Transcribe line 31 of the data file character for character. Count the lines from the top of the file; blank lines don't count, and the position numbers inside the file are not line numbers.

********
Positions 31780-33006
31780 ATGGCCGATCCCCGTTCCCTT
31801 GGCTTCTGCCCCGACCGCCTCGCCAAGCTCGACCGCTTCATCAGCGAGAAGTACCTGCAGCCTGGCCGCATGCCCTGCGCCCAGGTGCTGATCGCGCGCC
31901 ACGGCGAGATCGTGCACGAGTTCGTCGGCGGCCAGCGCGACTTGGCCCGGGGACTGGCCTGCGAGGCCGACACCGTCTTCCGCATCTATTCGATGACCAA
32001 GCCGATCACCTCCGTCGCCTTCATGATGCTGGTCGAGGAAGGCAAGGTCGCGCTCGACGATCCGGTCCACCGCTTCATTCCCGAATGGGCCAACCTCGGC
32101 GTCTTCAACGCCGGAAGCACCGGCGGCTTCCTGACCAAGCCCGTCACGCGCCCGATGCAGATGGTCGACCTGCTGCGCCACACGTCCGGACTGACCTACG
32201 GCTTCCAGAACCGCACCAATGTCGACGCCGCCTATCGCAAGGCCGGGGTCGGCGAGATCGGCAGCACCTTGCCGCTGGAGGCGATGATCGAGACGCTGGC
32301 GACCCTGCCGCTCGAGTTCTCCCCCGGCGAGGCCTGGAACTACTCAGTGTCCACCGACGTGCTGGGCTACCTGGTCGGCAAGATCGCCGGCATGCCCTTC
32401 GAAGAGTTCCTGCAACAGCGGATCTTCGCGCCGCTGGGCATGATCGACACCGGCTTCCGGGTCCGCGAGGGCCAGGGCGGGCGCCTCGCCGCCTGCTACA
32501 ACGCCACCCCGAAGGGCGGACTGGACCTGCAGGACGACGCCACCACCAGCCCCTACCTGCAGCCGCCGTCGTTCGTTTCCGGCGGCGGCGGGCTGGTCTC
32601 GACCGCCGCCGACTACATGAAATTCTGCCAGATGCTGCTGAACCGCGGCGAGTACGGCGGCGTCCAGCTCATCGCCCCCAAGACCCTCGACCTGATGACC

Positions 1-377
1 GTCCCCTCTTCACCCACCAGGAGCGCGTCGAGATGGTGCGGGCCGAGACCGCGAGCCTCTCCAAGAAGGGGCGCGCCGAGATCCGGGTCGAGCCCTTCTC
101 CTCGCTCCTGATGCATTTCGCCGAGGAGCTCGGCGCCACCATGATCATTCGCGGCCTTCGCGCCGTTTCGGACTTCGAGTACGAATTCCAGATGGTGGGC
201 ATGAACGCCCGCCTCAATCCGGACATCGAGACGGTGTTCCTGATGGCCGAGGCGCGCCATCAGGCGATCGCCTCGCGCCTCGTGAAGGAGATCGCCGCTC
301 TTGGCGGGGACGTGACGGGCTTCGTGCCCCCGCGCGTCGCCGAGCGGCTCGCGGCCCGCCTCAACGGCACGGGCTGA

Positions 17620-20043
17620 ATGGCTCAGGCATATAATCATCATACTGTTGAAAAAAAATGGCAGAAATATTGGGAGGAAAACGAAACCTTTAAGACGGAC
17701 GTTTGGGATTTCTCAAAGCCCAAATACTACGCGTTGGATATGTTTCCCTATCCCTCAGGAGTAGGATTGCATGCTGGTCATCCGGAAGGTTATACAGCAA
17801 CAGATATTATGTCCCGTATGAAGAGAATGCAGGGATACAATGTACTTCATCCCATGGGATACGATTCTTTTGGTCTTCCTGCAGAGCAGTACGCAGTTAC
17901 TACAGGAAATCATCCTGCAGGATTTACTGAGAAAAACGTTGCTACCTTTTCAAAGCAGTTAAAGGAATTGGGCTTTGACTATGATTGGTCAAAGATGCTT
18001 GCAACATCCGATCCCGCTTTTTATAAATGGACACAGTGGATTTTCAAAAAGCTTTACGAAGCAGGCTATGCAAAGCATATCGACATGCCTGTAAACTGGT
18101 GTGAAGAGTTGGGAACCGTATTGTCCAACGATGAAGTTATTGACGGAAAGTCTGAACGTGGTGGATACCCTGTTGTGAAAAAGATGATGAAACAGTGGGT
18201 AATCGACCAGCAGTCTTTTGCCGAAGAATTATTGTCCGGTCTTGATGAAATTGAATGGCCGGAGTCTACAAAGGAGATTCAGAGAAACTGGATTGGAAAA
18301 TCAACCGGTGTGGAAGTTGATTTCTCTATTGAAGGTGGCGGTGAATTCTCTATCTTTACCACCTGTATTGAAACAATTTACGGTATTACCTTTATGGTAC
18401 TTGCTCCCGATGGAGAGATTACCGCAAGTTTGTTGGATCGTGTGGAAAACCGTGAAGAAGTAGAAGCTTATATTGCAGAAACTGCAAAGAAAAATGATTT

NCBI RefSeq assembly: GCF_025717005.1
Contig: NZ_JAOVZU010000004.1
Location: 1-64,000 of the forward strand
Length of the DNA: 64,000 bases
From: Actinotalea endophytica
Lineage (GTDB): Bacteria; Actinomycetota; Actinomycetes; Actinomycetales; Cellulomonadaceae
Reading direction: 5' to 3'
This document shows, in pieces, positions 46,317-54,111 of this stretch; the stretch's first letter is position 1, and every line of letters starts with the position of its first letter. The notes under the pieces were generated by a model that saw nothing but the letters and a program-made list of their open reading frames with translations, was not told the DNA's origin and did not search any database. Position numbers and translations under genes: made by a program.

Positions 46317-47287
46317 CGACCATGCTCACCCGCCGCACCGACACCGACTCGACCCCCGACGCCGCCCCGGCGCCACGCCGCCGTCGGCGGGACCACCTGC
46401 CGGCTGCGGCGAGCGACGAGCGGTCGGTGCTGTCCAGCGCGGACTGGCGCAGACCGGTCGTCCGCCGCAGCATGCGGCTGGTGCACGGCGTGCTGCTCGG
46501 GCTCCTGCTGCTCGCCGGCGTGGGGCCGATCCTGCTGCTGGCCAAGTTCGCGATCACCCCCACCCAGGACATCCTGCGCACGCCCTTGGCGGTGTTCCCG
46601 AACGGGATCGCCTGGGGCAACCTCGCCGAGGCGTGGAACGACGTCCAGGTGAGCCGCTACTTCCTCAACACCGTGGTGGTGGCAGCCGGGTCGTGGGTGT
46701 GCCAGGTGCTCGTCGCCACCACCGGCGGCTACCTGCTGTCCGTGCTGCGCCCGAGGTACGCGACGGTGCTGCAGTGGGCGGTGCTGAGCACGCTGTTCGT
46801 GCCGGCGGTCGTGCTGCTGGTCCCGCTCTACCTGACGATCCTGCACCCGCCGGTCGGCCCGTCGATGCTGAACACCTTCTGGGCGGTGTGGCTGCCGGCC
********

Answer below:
From: Actinotalea endophytica